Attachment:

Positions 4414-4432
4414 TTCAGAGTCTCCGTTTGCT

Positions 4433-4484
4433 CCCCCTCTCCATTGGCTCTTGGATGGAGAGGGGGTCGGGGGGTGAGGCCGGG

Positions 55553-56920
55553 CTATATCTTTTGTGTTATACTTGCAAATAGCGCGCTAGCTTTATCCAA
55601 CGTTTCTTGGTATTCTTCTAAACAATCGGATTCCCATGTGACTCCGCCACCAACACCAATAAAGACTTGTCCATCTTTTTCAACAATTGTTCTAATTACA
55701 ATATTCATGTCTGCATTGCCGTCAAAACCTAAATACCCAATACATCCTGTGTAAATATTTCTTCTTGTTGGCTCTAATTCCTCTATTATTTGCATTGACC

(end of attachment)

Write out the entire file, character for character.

Positions 4414-4432
4414 TTCAGAGTCTCCGTTTGCT

Positions 4433-4484
4433 CCCCCTCTCCATTGGCTCTTGGATGGAGAGGGGGTCGGGGGGTGAGGCCGGG

Positions 55553-56920
55553 CTATATCTTTTGTGTTATACTTGCAAATAGCGCGCTAGCTTTATCCAA
55601 CGTTTCTTGGTATTCTTCTAAACAATCGGATTCCCATGTGACTCCGCCACCAACACCAATAAAGACTTGTCCATCTTTTTCAACAATTGTTCTAATTACA
55701 ATATTCATGTCTGCATTGCCGTCAAAACCTAAATACCCAATACATCCTGTGTAAATATTTCTTCTTGTTGGCTCTAATTCCTCTATTATTTGCATTGACC